Tag Archives: 3/8/12

Hamentaschen (traditional Jewish cookies for the holiday of Purim)

Committee meeting working lunch, 3/8/12 (Purim)

Purim is a Jewish holiday that commemorates when the Jewish people of long-ago Persia were saved from a plot to kill them. Hamentaschen are supposed to look like the ears of the villain in the story. Hamentaschen dough is soft and too sweet. Poppy seeds and prunes are traditional fillings, but you can use any jam or jelly, or get creative with chocolate, peanut butter, and more.

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Winter Minestrone Soup

Committee meeting working lunch, 3/8/12 – served with the easiest homemade whole wheat bread

winter minestrone soup, low on liquid after sitting and absorbing for quite a while

Minestrone is an Italian soup that is always adapted to include whatever is on hand. This version is simple and easy to make, and if you have a slow-cooker, it can cook all day while you’re out, or overnight. Soaking the beans requires some advance planning, but you can also use canned beans and cook the soup for less time. For more information on cooking beans, see the dry bean guide.

  • ½ lb dry beans, any variety or a mix (can substitute 1 can of beans – see notes in recipe)
  • 1 tablespoon vegetable, canola, or olive oil
  • 1 onion, roughly chopped*
  • 2 carrots, roughly chopped*
  • 2 cloves garlic, minced*
  • 2 teaspoons fresh rosemary or 1/2 teaspoon dried rosemary (optional)**
  • 4 cups chicken stock or water
  • 1 can diced tomatoes***
  • 4 oz (1/4 box) dry pasta, any small shape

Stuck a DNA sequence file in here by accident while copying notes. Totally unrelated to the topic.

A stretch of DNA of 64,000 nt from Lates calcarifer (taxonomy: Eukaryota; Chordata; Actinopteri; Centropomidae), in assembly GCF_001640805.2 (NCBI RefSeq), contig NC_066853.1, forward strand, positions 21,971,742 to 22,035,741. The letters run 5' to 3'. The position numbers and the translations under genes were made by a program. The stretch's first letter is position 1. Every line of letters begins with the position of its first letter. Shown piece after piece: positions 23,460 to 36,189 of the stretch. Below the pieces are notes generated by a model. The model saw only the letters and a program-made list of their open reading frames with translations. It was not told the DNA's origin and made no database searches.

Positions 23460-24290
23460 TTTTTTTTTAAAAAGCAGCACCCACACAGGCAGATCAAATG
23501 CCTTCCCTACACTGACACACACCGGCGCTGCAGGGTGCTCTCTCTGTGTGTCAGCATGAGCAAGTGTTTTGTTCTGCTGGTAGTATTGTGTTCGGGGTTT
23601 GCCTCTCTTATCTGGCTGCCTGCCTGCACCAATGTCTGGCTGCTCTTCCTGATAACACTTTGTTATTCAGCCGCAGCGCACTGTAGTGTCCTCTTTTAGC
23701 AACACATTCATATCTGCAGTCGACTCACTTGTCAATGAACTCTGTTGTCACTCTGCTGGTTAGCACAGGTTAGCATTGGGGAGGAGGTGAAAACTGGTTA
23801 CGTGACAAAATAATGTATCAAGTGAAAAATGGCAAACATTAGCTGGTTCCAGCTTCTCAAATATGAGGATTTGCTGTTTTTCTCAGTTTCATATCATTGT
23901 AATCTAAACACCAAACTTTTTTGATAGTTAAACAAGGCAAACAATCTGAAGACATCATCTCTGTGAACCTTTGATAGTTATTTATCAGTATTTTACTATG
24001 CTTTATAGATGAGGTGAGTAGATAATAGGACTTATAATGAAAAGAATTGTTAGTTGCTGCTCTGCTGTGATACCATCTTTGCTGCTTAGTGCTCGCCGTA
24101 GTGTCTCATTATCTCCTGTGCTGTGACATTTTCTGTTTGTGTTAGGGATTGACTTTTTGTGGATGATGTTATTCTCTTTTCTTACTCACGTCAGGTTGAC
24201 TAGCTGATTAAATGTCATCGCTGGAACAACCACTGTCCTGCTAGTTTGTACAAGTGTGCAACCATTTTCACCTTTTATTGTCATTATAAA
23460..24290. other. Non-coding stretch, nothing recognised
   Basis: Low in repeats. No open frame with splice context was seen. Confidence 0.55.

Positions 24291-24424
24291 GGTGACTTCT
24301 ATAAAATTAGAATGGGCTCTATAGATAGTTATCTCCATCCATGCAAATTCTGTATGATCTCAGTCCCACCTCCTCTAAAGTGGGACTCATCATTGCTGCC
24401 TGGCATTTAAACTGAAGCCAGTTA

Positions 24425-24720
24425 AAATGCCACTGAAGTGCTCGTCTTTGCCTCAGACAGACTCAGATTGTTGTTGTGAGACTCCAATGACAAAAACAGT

• salt
  • black pepper

Soak the dry beans in lots of water (cover by at least 4 inches) for 8-12 hours. You can also quick-soak them: place dry beans in a pot with water to cover by 4 inches, bring to a boil for 1 minute, turn off heat, and allow to sit for 1 hour.

In a large soup pot (if you won’t be using a slow cooker) or a skillet, heat the oil. Add the chopped onion and carrots and cook on medium heat until the vegetables are just beginning to brown. Add the garlic (and rosemary, if using) and cook 1 minute more.

Stovetop instructions: Add the soaked beans, stock or water, and tomatoes. Bring to a boil, then reduce heat to a simmer and cook until beans are tender, 1-2 hours. (Note: if using canned beans, simmer only 15-20 minutes.) Add the pasta and cook for 10-15 minutes more, until pasta is tender. Add salt and pepper to taste and serve.

Slow cooker instructions: Transfer the cooked vegetables to the slow cooker. Add the soaked beans, stock or water, and tomatoes and cook on low for 8 hours or high for 4-6 hours, until beans are tender. (Note: if using canned beans, cook only 2-3 hours on low or 1-2 hours on high). Add the pasta and cook for 30 minutes more, until pasta is tender. Add salt and pepper to taste and serve.

Yield: 6 generous servings

*All of these can be grown here in Nebraska and stored fairly well.

**Fresh rosemary can be grown outdoors in the summer and indoors all year round. You can dry your own for later use.

***Summer tomatoes are simple to can for year-round use.

Easy, No-Knead, No-Timeframe Wheat and White Breads

Committee meeting working lunch, 11/29/11 – White bread served as a tortilla española sandwich

Committee meeting working lunch, 1/11/12 – Wheat bread served with roasted garlic and potato soup

Committee meeting working lunch, 3/18/12 – Wheat bread served with winter minestrone soup

whole wheat bread, baked inside a cast aluminum pot

a flat, round bread to accommodate a tortilla sandwich

The authors of book called Artisan Bread in Five Minutes a Day have developed a technique that lets you keep a no-knead bread dough in the fridge for up to 2 weeks, and take off a small amount to bake whenever you want. Tasty, homemade bread doesn’t get much simpler than this. The loaf you get from this recipe isn’t the best for slicing into sandwiches, but it’s great for eating alongside a meal or soaking up gravy and sauce.

The master recipe is available here.

A 100% whole wheat version is available here (the vital wheat gluten called for is available in the baking section of many larger grocery stores).

For best results, bake the bread inside a cast iron or aluminum pot or dutch oven: 30 minutes at 450 with the top on, then about 15 minutes with the top off, until the loaf is browned, sounds hollow when you knock on the bottom, and has an internal temperature of 200 degrees.